On Straddle Crimes and the Ex Post Facto Clauses

41 Pages Posted: 14 Nov 2010 Last revised: 5 Mar 2015

See all articles by J. Richard Broughton

J. Richard Broughton

University of Detroit Mercy - School of Law

Date Written: November 11, 2010

Abstract

Straddle crimes – those in which one or more conduct elements of a newly created crime occur prior to the effective date of the law, yet the crime is not complete until afterward – pose a unique problem in American criminal and constitutional law. Yet this problem has escaped scholarly attention. This Article fills that void in the literature by examining the ex post facto implications of straddle offenses and by exploring the possibilities for a new ex post facto approach to true straddle crimes which involve conduct elements that are separated in time and space. Courts have typically approached straddle crimes in this context by holding that no ex post facto problem exists where the crime was completed after enactment (what I call the “completion approach,” for which courts have offered little explanation); or that the underlying crime was a continuing offense; or that the relevant statute applied only prospectively. Finding that the latter two approaches avoid the constitutional problem because they essentially transform a straddling scenario into a non-straddling one, this Article focuses on the completion approach and goes beyond the cases to explain its distinct strengths in the ex post facto context. Still, that approach is subject to question when we consider the virtues of a new, elemental approach, which would consider whether the defendant committed any conduct element of a non-continuing offense prior to the date of enactment. This kind of approach is consistent with the underlying purposes of the ex post facto prohibition and with its historical understanding, recognizing that criminal legislation should commence in the future and not reach backward in time to make prior actions a basis for criminal punishment. Finally, as applied to federal criminal legislation, this new approach could serve as a useful (albeit narrow) auxiliary limit on congressional commerce power.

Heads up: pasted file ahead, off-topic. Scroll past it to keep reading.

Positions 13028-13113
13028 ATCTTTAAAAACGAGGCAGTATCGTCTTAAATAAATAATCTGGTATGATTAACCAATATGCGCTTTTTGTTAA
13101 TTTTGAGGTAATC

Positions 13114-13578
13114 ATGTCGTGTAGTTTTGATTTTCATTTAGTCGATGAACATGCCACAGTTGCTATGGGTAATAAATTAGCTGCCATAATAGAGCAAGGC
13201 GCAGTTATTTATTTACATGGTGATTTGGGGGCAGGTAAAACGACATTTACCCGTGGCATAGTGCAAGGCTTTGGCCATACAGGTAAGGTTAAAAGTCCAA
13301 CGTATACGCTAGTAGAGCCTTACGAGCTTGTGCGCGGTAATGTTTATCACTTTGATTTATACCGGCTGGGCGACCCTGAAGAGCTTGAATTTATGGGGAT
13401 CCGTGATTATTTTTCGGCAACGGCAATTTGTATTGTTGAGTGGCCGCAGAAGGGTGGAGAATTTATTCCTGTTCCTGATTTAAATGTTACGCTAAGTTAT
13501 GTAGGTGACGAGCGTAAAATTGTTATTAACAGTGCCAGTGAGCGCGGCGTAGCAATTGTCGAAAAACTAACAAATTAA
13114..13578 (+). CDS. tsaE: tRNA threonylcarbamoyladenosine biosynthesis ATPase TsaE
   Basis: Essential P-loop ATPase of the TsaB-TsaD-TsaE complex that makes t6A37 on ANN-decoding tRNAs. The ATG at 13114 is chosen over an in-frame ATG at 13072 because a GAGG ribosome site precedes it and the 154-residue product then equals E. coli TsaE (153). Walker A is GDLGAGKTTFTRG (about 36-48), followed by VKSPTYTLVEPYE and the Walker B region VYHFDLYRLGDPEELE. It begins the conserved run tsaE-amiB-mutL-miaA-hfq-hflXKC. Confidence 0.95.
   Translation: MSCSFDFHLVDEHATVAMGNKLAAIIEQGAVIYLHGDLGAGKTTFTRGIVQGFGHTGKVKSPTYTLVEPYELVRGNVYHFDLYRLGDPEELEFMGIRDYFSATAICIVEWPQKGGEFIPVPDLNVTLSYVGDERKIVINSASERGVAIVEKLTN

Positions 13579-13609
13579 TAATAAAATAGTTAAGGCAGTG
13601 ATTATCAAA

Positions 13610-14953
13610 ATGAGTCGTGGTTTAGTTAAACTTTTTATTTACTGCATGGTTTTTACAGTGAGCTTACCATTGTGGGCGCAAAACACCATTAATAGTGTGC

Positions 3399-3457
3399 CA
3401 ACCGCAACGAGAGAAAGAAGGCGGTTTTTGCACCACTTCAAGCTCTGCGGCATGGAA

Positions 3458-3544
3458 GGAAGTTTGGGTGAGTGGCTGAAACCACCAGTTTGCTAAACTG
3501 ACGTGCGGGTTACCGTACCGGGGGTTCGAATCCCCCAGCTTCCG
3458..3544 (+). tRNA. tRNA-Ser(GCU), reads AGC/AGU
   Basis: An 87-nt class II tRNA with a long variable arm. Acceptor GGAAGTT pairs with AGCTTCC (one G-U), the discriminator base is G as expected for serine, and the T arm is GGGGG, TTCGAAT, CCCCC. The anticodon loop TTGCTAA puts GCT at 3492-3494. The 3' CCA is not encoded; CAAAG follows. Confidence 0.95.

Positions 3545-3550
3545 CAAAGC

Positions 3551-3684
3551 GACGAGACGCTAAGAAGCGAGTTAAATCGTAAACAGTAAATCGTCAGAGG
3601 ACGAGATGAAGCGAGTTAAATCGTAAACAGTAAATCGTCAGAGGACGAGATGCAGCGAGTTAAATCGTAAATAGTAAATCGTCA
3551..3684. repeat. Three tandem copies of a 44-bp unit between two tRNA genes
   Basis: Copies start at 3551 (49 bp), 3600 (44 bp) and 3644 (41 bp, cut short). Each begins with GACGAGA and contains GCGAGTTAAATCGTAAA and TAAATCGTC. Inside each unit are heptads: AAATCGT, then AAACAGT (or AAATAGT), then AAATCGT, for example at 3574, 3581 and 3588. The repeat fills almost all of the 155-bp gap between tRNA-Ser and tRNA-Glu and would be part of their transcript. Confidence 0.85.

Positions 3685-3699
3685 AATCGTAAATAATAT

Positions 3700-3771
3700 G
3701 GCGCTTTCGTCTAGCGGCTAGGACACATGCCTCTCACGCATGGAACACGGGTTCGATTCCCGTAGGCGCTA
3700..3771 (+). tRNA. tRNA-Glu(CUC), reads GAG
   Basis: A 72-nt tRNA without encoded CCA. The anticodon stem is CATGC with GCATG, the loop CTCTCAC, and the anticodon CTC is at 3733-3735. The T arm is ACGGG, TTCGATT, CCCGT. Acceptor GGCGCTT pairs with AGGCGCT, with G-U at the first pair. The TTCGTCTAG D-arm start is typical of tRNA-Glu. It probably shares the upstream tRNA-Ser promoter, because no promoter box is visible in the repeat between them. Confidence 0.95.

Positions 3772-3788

Keywords: Ex Post Facto Clause, Constitutional Law, Criminal Law, Crime and Punishment, Supreme Court, Commerce Clause

Suggested Citation

Broughton, James Richard, On Straddle Crimes and the Ex Post Facto Clauses (November 11, 2010). George Mason Law Review, Vol. 18, 2011. Available at SSRN: https://ssrn.com/abstract=1707684

James Richard Broughton (Contact Author)

University of Detroit Mercy - School of Law ( email )

651 East Jefferson Avenue
Detroit, MI 48226
United States

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